The romance between Xbox and PlayStation regarding the acquisition of Activision Blizzard continues. After a sequence between the two brands via the Brazilian authorities, the two brand bosses are now discussing the subject through the press.
Call of Duty, the coveted golden egg hen
If you missed the previous episodes, here’s a quick refresher. This summer, official documents from the Brazilian authorities showed Sony’s fears to see the big Activision Blizzard licenses become such big forces for Xbox that it would unbalance the video game landscape.
Sony even said that no current player in the industry would have the possibility of creating a potential rival to Call of Duty, including with a similar budget, as the successful franchise was established. For its part, Xbox had flattered PlayStation and Nintendo exclusives and had Sony accused to pay certain developers to prevent their game from arriving in the Xbox Game Pass catalog. In short, it was not really mad love.
Last week, Phil Spencer, boss of Xbox, publicly evoked a guarantee that he had made to PlayStation by indicating that Call of Duty would continue to arrive on PlayStation “for at least several years after the current contract signed with Sony”. But today, it is the president of PlayStation, Jim Ryan, who responds on the subject.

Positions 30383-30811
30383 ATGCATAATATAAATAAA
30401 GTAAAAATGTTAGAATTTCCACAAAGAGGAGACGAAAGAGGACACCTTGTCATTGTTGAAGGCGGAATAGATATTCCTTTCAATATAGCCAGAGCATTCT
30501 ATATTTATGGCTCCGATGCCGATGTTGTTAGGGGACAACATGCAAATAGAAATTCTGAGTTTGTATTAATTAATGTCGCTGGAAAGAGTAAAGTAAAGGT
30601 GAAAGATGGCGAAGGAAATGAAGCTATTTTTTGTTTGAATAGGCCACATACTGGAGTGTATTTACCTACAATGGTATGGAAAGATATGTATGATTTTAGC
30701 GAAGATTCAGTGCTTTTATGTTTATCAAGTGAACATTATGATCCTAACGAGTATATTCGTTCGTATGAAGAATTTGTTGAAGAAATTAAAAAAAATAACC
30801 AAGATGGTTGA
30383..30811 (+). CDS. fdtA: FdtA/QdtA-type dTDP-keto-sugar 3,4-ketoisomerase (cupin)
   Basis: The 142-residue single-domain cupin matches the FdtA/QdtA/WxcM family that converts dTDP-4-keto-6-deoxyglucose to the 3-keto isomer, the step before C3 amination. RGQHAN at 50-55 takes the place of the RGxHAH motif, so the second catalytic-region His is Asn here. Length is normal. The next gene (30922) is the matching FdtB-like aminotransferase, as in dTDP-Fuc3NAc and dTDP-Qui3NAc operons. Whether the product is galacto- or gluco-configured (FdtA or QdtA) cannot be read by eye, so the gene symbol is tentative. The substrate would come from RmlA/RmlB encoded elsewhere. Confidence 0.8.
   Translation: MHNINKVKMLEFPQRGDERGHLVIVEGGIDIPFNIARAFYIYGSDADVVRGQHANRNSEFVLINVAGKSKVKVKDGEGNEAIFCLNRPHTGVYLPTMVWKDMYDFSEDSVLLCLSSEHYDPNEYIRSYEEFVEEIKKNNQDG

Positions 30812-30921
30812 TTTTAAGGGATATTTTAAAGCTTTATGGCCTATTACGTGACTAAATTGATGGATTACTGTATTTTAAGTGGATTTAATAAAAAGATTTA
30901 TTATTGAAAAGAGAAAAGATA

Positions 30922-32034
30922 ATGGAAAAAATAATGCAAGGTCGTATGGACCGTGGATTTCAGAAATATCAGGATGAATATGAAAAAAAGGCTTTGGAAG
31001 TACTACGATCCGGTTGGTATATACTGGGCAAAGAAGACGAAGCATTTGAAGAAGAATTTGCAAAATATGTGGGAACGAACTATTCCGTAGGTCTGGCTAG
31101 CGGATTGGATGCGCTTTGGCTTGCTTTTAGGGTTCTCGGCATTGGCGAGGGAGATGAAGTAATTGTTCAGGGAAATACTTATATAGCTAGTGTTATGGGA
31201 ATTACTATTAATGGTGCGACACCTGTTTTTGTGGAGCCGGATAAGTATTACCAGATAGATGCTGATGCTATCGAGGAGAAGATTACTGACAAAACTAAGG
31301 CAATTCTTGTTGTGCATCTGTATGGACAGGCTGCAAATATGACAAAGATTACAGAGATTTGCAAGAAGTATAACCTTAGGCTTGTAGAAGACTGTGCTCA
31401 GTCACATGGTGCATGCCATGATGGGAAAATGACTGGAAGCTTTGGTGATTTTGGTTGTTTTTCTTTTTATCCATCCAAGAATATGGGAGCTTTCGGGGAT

I did not intend to comment on what I understood to be a private business discussion, but I feel the need to set the record straight because Phil Spencer brought it to the attention of the audience.
Microsoft has proposed that Call of Duty will only stay on PlayStation for three years after the current deal between Activision and Sony ends. After nearly 20 years of Call of Duty on PlayStation, their proposal was inadequate on many levels and failed to consider the impact on our players. We want to ensure PlayStation players that they continue to have the highest quality Call of Duty experience, and Microsoft’s proposal gets in the way of that principle.
It’s hard to fully understand what exactly Jim Ryan is referring to here, but clearly the guarantee that Call of Duty continues to come to PlayStation “at least 3 years” after the current deal isn’t good enough for Sony. . Here, Sony fears that Call of Duty will no longer be distributed on PlayStation in the future, even though the license is today one of those that brings in the most profit for Sony. On to the next episode.